2. Materials and Methods

2.1. Study Area

This prospective cohort study was conducted between October 2012 and August 2014 among HIV-positive subjects seen in University of Maiduguri teaching hospital (UMTH), Borno State, Nigeria. UMTH is located at the edge of the Sahara desert, it is a 560 bed tertiary health facility which houses a major HIV care and support centre, National poliomyelitis laboratory, Avian flue centre and a National blood transfusion service (NBTS) centre. It is designated a centre of excellence in immunology and infectious diseases.

2.2. Study Population

The study population was composed of 499 HIV-infected patients that were divided into two group: (GI) a cohort of 250 asymptomatic patients or those with minor mucocutaneous infections (WHO clinical stage I and II) who were HAART ineligible by WHO criteria [16] ; and, (GII) 249 HAART-exposed patients in WHO clinical stage IV, with features of AIDS [17] . Additionally, 251 HIV-negative clients (CI) were included as controls. Informed consent and pre-test counselling were instituted before the commencement of the study. Exclusion criteria included: immobility, pregnancy, clinical evidence of active thrombosis, use of tobacco, anticoagulant drugs, hormones or contraceptives. Demographic data were obtained through a semi-structured questionnaire and laboratory records. Ethical clearance was obtained from the research and ethics committee of UMTH.

2.3. Sample Collection

Ten millilitres (10 ml) of venous blood was collected aseptically from an arm vein of each subject; 2 ml was dispensed into EDTA specimen bottle for CD4+ T cell counts and FVL mutation molecular analysis. Four and half millilitres (4.5 ml) of blood was dispensed into a plastic bottle containing 0.5 ml sodium citrate (0.11 molar solution) to give a blood/citrate ratio of 9:1. Platelet poor plasma was separated after centrifugation at 3000 g and immediately used for functional protein C assay. Three and half millilitres (3.5 ml) was allowed to clot in a plain specimen bottle and serum was used for HIV screening and confirmation tests.

2.4. Laboratory Analysis

HIV screening was carried out using immuno-chromatographic reagent kits (Chembio HIV 1 and 2 STAT-PAK from Chembio diagnostic system Inc, Med ford, New York, USA). Positive screening tests were further confirmed by Western Blotting (Qualicode TMHIV 1 and 2 kit from Immunetics Inc. Boston USA).

CD4+ cell counts were performed with Partec cyflow SL3 using CD4 easy count kit code. MOS-8401; both acquired from (PARTEC GMbH Am Flugp H2. Germany). EDTA blood sample was used.

2.5. Functional Protein C Assay

Protein C was estimated as quantitative functional glycoprotein using chromogenic Berichrom protein C kit from Siemens Health care diagnostic product GmbH Germany) Ref. OUVVIS. Internal quality control was achieved using normal control plasma N (Ref. ORKE) and pathological range control plasma P (Ref. OUP2). Result was expressed as % activity of standard human plasma (Re ORKV) with 70% - 140% activity accepted as normal. [17] - [19] . Estimation was carried out with automated coagulometer sysmex CA 560, S/N 1061 (Sysmex Corporation, Kobe-Japan) [20] .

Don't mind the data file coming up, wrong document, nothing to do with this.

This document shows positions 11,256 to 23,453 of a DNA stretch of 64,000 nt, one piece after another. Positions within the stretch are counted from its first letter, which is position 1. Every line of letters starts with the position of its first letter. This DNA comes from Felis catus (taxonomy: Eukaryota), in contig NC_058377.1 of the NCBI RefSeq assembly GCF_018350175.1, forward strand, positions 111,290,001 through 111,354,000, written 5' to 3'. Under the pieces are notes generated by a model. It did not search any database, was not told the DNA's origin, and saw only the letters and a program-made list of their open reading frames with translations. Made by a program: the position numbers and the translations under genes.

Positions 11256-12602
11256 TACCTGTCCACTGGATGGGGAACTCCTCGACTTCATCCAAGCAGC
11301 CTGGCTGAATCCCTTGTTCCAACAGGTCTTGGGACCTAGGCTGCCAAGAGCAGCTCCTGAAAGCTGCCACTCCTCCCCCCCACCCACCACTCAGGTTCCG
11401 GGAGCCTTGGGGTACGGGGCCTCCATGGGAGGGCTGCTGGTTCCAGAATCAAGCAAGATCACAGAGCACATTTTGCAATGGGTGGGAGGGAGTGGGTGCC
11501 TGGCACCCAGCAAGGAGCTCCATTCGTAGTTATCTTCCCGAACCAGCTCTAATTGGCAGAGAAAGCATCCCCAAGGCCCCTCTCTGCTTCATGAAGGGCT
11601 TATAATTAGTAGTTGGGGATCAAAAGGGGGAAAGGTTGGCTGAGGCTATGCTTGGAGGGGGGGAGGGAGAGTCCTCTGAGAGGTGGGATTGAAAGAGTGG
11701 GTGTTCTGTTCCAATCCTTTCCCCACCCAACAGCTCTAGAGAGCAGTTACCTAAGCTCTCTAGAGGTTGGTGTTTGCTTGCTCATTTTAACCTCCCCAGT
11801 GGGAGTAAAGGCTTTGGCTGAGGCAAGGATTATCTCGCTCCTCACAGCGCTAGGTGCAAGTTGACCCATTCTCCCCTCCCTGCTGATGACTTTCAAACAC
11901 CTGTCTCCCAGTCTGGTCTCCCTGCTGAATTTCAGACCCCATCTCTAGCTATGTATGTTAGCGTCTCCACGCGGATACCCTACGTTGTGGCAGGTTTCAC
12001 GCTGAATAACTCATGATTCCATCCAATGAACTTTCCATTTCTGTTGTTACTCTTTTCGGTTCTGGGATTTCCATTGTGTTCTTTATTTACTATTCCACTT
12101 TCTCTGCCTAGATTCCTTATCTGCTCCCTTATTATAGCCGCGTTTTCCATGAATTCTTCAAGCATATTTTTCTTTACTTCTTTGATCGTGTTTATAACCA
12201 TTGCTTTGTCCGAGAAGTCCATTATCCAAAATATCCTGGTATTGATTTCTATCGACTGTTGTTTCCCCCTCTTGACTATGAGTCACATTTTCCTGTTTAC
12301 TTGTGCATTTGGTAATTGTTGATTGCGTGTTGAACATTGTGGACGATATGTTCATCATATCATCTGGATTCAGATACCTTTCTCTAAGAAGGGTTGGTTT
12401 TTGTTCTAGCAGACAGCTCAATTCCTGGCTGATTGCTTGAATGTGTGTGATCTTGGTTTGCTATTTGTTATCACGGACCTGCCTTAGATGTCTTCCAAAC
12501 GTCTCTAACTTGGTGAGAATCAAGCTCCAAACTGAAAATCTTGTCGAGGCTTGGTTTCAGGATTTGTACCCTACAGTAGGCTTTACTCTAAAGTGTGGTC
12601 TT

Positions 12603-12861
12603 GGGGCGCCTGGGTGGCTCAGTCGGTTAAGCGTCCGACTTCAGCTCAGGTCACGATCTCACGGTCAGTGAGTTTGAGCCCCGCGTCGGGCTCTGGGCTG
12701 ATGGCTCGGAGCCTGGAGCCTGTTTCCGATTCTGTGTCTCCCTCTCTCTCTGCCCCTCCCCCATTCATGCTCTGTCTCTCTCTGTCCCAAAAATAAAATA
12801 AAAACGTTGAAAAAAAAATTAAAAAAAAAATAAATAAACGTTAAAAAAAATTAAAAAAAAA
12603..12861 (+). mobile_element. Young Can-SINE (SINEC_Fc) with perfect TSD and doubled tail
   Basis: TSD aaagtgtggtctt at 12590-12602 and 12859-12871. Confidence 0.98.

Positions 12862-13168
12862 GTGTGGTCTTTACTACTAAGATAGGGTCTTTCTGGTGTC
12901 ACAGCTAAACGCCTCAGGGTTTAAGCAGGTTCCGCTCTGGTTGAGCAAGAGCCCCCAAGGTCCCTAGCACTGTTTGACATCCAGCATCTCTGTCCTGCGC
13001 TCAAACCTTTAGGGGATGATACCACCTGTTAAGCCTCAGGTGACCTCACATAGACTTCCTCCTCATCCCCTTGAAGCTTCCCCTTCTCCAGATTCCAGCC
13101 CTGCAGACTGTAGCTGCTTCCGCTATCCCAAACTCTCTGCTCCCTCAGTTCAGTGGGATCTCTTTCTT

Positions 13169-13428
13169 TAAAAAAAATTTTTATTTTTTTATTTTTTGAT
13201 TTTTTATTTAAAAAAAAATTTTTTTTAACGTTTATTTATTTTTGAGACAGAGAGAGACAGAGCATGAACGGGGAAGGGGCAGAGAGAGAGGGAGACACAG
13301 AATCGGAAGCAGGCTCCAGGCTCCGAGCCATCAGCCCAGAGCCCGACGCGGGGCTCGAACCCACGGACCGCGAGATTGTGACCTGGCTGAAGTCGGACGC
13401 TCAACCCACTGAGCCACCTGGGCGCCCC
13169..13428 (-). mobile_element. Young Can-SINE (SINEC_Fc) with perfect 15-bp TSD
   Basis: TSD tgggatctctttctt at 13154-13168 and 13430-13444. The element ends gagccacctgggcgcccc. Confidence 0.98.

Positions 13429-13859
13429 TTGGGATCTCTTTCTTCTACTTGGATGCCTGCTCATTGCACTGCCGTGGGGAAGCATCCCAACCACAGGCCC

2.6. Factor V Leiden (FVL) (Arg 506 Gln) Mutation Assay

DNA product extracted from frozen EDTA blood sample was subjected to Amplification Created Restriction Enzyme Site (ACRES) Polymerase Chain Reaction PCR-using forward primer (’5GTAAGAGCAGATCCCTGGACAGtC3’-) in the FVL gene with low cast deliberate mismatch and a reversed primer (5TGTTATCACACACTGGTGCTAA3’) without a mismatch. PCR product was subjected to agarose gel electrophoresis. The procedure was carryout at Safety Molecular Pathology Laboratory ( at the University of Nigeria, Enugu Campus, (UNEC) Enugu, State Nigeria.

2.7. Data Analysis

Statistical package for social science (SPSS) for windows version 20 was used for data analysis. Data was presented as means (×) and standard deviation (SD). Comparison between variables was achieved by one way ANOVA and post hoc. P-value less than 0.05 at 95% confidence interval was considered as significant.

3. Results

A total of 499 patients were included this prospective study, and they were divided into two groups. The HAART naive cohort, group (GI) (i.e. asymptomatic or had minor muco cutaneous infection) consisted of 249 patients with a gender distribution of 167 (67.1%) males and 82 (32.9%) females. Group II (GII) consisted of 250 participants with AIDS of whom 150 were males (60%) and 100 were females (40%). The 251 control participants (CI), were made up of 168 (66.9%) males and 82 (32.1%) females. The mean age of the participants was similar across groups, and approximately half of the participants were single, with one third being married as shown in Table 1.

Taking into consideration the mean ± SD of the studied population, as expected the CD4+ cell Count of controls was higher at 504.12 ± 213.89 cells/ul compared with of HIV-infected cohort. The mean CD4+ cell count of participants with AIDS (GII) was lower than that of patients in GI, 212.0 ± 49.29 versus 333.11 ± 91.97 cells/ul respectively. Correspondingly, the mean values of Protein C percentage activity was significantly higher among controls compared to that of HIV-infected subjects (P < 0.05). The Protein C % mean activity was more efficient (GI) than AIDS (GII) (P < 0.05), as depicted in Table 2.